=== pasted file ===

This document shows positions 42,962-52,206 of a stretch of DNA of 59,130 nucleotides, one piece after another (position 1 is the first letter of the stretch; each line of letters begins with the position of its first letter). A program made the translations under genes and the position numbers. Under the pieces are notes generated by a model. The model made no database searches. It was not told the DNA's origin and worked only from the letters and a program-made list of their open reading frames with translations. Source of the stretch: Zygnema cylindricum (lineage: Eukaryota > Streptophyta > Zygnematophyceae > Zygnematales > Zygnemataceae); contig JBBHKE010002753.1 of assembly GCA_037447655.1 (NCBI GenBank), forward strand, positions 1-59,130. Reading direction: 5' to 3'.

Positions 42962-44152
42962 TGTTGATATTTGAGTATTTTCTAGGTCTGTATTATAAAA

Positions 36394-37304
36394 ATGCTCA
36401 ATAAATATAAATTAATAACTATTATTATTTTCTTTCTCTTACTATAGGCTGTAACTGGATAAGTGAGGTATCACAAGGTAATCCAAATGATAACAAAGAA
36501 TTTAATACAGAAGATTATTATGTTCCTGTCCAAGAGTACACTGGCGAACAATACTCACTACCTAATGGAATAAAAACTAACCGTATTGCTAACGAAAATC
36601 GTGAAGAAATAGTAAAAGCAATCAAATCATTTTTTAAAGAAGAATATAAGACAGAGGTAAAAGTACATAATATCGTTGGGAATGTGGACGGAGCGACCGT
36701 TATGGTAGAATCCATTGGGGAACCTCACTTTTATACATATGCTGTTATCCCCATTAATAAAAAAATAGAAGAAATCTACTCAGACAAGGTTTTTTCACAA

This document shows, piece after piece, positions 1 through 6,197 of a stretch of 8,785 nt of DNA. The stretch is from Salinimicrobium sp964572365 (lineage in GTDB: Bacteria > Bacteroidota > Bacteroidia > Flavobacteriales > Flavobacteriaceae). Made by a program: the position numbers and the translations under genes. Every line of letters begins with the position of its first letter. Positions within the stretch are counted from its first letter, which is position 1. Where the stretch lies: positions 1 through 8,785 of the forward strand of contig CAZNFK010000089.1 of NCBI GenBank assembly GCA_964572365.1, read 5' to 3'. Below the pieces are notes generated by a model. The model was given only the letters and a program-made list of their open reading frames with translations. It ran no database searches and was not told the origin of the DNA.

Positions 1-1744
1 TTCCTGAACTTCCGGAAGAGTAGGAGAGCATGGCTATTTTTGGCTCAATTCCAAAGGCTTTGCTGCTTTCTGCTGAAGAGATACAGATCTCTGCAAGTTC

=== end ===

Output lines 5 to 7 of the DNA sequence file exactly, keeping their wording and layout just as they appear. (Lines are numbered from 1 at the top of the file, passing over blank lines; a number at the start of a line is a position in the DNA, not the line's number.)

36394 ATGCTCA
36401 ATAAATATAAATTAATAACTATTATTATTTTCTTTCTCTTACTATAGGCTGTAACTGGATAAGTGAGGTATCACAAGGTAATCCAAATGATAACAAAGAA
36501 TTTAATACAGAAGATTATTATGTTCCTGTCCAAGAGTACACTGGCGAACAATACTCACTACCTAATGGAATAAAAACTAACCGTATTGCTAACGAAAATC